Just 6% of burglaries are solved by police - but over in Manchester, things have been a bit different
Early morning in south Manchester - and a prolific burglar known to police is arrested for a spate of thefts.
Officers from Greater Manchester Police were granted a warrant to enter and search the home of the man, who is believed to have stolen items from student accommodation.
Enough evidence was seized and examined to charge him on the same day. This was clearly a successful morning for GMP's officers - something they're witnessing more frequently - but across the country it's a rarity.
Only 6% of burglaries a year are solved by police across England and Wales - a shockingly low figure that has decreased over the last few years. But in Manchester things have been a bit different over the past 15 months, and the picture is changing.
The police's commitment to attend every single home burglary - introduced in July 2021 - is proving a success and so it's a model adopted by every police chief across the country.
Data shared with Sky News by GMP revealed that, over the last 12 months, arrests related to burglaries have risen by 52%.
It comes as police chiefs across the country vowed that officers will attend "all at-home burglaries" for the first time earlier this month.
Superintendent Chris Foster, the force's lead for burglary, said: "We need to get that public confidence back so we're working hard to improve all the basic standards like getting to see someone when they are burgled, having a police officer attending and doing a thorough investigation and then tying up all those links using partners so we've got a proper outcome for the victim."
He added: "We're doing a good job at getting to people. We're getting to 94% of all burglaries and nearly 100% of residential burglaries.
"There's ways and means you can do it and once you do some problem solving around it hopefully those numbers and demands will decrease, but you've got to give it that focus."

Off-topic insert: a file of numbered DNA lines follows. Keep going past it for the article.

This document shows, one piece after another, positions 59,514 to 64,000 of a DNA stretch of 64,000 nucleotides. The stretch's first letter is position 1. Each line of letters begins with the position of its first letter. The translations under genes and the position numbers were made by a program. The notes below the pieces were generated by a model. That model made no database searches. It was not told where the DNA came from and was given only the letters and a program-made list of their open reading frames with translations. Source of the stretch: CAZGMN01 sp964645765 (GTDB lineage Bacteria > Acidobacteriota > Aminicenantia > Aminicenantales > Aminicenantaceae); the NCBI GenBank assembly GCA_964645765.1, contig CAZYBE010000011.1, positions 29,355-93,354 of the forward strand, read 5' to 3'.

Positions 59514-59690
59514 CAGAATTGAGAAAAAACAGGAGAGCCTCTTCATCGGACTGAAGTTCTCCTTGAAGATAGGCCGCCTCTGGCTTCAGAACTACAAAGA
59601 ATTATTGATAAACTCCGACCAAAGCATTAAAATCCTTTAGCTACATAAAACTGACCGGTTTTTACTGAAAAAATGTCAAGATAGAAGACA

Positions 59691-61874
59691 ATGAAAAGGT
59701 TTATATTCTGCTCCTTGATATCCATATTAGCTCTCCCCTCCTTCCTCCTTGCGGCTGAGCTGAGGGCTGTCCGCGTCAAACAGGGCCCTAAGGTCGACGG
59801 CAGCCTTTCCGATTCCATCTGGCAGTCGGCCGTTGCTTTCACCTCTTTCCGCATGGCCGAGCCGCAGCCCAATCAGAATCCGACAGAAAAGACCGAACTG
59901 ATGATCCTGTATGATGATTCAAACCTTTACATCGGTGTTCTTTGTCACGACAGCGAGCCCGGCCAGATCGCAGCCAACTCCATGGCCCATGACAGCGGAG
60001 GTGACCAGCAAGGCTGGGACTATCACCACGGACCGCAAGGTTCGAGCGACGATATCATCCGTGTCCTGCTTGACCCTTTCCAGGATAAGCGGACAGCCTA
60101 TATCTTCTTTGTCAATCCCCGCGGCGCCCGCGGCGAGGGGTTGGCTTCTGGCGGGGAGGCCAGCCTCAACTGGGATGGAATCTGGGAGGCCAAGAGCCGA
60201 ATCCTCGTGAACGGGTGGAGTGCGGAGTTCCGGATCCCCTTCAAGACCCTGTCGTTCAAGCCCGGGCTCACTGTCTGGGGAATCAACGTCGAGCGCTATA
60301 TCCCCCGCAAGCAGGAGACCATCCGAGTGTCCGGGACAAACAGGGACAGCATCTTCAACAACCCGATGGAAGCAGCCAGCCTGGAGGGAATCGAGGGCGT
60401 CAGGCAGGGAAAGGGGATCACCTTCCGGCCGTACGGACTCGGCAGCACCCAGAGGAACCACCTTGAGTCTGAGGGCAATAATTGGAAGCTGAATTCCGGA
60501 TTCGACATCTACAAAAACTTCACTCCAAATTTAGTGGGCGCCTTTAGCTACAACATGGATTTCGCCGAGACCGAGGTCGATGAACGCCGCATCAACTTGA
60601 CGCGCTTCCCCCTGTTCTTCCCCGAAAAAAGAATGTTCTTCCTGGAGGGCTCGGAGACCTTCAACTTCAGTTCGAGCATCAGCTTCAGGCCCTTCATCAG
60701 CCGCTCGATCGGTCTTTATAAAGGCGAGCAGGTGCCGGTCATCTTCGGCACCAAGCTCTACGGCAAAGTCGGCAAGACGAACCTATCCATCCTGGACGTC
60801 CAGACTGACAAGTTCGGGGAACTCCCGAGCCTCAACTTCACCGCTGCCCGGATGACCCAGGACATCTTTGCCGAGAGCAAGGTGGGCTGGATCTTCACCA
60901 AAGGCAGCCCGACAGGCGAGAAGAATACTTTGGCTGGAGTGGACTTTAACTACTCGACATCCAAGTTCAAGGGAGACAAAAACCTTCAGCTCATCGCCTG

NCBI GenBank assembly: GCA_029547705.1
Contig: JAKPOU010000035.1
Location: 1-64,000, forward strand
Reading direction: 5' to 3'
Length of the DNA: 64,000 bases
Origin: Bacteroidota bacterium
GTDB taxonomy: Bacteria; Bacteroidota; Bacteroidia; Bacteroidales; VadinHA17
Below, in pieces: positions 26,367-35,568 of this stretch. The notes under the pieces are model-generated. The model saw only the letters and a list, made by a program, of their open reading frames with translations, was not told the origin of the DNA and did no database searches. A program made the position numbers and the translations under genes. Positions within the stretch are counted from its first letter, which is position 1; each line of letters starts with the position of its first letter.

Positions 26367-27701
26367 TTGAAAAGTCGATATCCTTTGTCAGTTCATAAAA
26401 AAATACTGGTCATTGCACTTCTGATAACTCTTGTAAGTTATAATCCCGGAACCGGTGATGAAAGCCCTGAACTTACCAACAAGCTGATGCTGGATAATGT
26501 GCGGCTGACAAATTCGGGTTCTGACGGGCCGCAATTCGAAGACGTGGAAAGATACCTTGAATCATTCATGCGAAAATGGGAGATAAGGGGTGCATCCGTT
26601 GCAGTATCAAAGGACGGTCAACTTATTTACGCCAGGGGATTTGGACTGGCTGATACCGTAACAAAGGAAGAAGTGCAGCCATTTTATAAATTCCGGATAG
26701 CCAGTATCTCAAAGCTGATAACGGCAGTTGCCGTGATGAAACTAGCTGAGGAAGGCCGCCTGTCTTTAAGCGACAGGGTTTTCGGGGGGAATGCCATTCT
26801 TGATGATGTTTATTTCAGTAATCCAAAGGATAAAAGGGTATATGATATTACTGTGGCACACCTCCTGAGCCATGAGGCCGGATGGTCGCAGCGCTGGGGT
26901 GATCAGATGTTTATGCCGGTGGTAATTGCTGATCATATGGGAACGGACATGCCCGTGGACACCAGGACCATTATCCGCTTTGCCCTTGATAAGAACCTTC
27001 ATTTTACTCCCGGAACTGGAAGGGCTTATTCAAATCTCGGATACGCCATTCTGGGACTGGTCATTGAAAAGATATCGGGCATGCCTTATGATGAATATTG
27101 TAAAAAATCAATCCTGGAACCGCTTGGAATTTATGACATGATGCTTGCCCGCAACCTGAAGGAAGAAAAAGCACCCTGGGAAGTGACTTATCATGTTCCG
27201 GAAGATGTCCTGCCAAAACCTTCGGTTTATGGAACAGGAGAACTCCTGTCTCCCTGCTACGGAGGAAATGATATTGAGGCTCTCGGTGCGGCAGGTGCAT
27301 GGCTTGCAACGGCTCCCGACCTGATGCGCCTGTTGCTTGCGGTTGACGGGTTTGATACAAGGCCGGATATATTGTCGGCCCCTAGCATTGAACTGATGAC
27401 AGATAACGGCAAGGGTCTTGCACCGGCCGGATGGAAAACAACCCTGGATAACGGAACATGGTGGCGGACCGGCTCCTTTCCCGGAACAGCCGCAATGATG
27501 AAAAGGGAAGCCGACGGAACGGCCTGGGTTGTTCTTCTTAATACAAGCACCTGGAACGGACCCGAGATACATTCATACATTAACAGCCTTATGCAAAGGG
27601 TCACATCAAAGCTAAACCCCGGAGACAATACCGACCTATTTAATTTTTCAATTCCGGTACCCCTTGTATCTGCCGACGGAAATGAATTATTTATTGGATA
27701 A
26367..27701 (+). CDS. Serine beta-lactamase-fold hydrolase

Police watchdog condemns low burglary and theft clear-up rates
But some victims are fed up and have lost confidence in the police.
Martin McLaughlin runs a charity shop in Bolton. He says it's been burgled eight times in the last 12 months - within little or no action - he's given up on reporting incidents all together.
He told Sky News: "It sometimes feels like if you put it on a plate for them and say we've got this and we've got that, even when there's CCTV and even when there's been witnesses, they say 'we can't pursue anything because there's not enough evidence'.
"When you ring them up, all you get is a crime number. I don't need a crime number, I need them to stop the people who are causing damage to the charity shop."
GMP admitted it needed to do more in order to convince people like Martin.
As forces across the country adopt the model of attending every burglary, they could be faced with huge resourcing issues.
Marc Jones, chair of the association of police and crime commissioners, said: "It is going to be a challenge, particularly in large urban areas, but it is the right thing to do.
"Police forces have to make choices and they make choices every day on what the priority is going to be.
"Police chiefs had made this a priority, they have collectively agreed they will meet this challenge and they will be held accountable for delivering it."
Burglary is a crime deeply invasive and often terribly traumatic - the anguish of a case unsolved only adds to it.
With pressure mounting on police to improve their response, it's hoped this landmark agreement will bring about change.